Now the novelist narrator and an elderly ferryless ferryman friend of hers determine to conceal from the attentions of the Memory Police her editor, R, whom she has discovered is one of the freaks of nature who can clearly remember the past. She and her ferryman friend build a secret room in her house. The novelist and the ferryman become R’s sole contact with the outside world. R carries on editing the novelist’s latest novel, chunks of which we read interspersed amid the main tale, until she’s suddenly left stranded the day that the concept of novels is disappeared. Thereafter his self-designated task is to somehow stimulate her into resurfacing from the pool of her memory all the things she’s forgotten about, including novels, so that she can finish the book.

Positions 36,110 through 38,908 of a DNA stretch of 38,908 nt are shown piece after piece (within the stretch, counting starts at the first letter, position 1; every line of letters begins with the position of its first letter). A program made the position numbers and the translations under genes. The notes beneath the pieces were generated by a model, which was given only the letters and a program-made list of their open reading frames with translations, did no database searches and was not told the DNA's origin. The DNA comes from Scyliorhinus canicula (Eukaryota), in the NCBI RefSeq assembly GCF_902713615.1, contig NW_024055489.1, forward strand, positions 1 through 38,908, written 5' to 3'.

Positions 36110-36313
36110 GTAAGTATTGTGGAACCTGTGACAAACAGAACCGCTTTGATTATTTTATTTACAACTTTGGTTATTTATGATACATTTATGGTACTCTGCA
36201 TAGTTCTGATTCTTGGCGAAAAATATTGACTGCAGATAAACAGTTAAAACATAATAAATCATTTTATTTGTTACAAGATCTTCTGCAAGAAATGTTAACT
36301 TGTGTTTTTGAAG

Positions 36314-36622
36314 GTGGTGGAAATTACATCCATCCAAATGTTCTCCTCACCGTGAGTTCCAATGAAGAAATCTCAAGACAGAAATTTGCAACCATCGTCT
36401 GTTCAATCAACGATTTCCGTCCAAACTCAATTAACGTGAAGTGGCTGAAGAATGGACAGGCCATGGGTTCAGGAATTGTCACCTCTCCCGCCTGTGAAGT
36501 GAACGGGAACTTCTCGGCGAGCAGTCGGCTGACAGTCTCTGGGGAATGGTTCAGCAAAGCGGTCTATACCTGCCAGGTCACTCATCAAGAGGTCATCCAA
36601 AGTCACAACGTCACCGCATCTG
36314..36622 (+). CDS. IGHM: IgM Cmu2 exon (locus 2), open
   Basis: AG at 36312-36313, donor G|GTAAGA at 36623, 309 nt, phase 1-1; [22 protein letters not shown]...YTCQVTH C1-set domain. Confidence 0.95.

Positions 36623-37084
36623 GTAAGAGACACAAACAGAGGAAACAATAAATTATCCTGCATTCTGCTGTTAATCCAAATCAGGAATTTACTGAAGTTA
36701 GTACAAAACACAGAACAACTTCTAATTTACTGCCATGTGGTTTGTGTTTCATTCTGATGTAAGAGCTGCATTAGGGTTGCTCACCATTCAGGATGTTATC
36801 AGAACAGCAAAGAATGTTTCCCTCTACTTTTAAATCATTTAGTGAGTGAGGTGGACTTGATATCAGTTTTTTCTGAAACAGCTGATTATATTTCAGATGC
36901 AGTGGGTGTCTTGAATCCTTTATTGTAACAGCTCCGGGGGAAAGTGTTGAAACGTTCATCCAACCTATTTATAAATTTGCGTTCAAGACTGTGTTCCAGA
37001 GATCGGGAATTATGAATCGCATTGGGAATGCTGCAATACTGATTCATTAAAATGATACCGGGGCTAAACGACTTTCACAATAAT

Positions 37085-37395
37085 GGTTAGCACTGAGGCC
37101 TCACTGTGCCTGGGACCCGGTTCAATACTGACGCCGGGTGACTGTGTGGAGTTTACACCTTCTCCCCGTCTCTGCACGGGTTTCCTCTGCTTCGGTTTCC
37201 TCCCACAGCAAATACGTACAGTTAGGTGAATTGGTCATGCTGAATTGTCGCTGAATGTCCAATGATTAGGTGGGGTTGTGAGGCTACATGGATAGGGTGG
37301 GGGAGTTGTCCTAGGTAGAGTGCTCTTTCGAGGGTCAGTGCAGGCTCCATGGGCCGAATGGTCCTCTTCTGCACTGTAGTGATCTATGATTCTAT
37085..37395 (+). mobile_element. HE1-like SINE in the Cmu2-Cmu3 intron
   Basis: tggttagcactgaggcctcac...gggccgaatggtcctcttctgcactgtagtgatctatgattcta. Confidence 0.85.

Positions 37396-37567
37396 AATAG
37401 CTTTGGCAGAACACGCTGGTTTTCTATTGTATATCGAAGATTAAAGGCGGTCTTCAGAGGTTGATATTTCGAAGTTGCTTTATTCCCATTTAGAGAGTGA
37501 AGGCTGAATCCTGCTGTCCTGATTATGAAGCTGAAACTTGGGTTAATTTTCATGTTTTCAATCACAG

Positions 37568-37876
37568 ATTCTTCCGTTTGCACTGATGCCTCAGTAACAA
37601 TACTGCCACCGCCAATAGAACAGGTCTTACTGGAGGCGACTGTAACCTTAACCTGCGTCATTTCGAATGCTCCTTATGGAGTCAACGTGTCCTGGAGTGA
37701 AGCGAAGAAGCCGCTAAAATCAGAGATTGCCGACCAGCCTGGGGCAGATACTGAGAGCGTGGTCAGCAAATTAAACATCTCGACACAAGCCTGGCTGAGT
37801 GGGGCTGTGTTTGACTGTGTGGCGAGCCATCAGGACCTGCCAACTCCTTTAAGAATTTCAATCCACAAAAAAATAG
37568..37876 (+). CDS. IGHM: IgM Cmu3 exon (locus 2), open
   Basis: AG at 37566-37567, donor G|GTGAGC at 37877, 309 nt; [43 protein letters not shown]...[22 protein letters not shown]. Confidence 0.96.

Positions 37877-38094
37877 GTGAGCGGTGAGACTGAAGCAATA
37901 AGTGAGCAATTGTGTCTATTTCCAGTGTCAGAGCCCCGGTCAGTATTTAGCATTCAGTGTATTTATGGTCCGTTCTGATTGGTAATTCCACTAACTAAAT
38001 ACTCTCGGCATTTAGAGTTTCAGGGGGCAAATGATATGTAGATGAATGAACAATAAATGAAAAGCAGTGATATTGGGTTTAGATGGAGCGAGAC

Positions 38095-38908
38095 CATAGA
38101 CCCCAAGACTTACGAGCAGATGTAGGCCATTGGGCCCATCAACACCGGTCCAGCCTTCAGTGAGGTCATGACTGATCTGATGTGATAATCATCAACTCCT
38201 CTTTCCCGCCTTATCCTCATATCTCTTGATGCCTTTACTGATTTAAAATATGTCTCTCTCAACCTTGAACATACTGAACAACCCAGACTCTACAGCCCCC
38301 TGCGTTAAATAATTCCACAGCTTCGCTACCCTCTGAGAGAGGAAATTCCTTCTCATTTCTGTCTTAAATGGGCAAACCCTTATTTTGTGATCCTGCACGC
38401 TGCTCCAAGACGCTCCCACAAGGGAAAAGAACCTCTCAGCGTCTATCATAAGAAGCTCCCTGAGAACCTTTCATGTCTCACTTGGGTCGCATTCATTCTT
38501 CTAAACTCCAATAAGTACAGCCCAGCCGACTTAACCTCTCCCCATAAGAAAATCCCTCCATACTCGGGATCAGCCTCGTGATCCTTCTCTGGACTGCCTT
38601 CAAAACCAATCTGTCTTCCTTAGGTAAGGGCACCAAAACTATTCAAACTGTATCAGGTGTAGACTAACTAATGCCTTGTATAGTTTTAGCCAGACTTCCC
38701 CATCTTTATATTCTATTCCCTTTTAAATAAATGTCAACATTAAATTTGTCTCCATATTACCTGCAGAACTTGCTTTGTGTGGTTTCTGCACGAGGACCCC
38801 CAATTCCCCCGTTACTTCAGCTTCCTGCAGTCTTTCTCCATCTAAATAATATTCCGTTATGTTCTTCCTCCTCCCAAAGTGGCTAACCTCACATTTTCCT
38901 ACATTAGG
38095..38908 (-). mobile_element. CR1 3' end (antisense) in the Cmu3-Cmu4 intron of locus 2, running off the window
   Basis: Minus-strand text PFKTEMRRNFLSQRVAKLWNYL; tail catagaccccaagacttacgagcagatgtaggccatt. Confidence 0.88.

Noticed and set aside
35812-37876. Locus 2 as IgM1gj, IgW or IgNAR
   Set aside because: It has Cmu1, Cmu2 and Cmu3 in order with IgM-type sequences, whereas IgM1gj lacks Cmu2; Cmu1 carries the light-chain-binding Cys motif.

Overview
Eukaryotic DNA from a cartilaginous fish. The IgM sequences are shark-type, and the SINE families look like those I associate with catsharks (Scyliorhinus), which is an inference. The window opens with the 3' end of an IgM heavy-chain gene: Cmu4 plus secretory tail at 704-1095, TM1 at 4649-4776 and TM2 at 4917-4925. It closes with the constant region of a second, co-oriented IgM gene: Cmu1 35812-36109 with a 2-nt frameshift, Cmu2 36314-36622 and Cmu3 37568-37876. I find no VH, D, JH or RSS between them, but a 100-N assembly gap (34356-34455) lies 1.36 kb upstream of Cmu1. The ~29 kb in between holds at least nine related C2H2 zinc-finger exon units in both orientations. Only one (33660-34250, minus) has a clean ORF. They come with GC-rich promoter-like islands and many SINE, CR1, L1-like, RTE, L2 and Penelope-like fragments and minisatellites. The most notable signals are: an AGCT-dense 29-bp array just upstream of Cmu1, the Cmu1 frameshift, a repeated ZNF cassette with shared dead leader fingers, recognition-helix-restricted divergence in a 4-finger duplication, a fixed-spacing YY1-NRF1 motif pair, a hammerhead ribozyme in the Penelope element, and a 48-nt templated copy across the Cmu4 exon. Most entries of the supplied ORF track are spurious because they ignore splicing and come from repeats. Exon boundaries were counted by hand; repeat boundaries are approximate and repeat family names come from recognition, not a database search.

The Memory Police has been widely compared — including in the cover blurb — to George Orwell’s Nineteen Eighty-four, and there are certainly strong echoes of Orwell’s Thought Police; but I think an apter comparison might be with Ray Bradbury’s Fahrenheit 451. Whereas the evil overlords in Orwell’s novel are intent on stamping out individuality among their thralls, in the Bradbury book and in this one it’s really culture and creativity that are the focus of the extermination project. (Obviously those are part of Big Brother’s target too, but the accent’s different.)

In terms of ambience, too, the Bradbury and Ogawa novels are more similar: Orwell’s satire gives us a very gritty, credible, all too real world of 1984. Bradbury and Ogawa are more content to let their allegory show on the surface: We can be swallowed up entirely by the worlds the two novels create in an act of suspension of disbelief: we don’t necessarily believe those worlds could actually come into being. (Although every now and then, when some pinhead starts burning books or calling for the persecution of intellectuals . . .)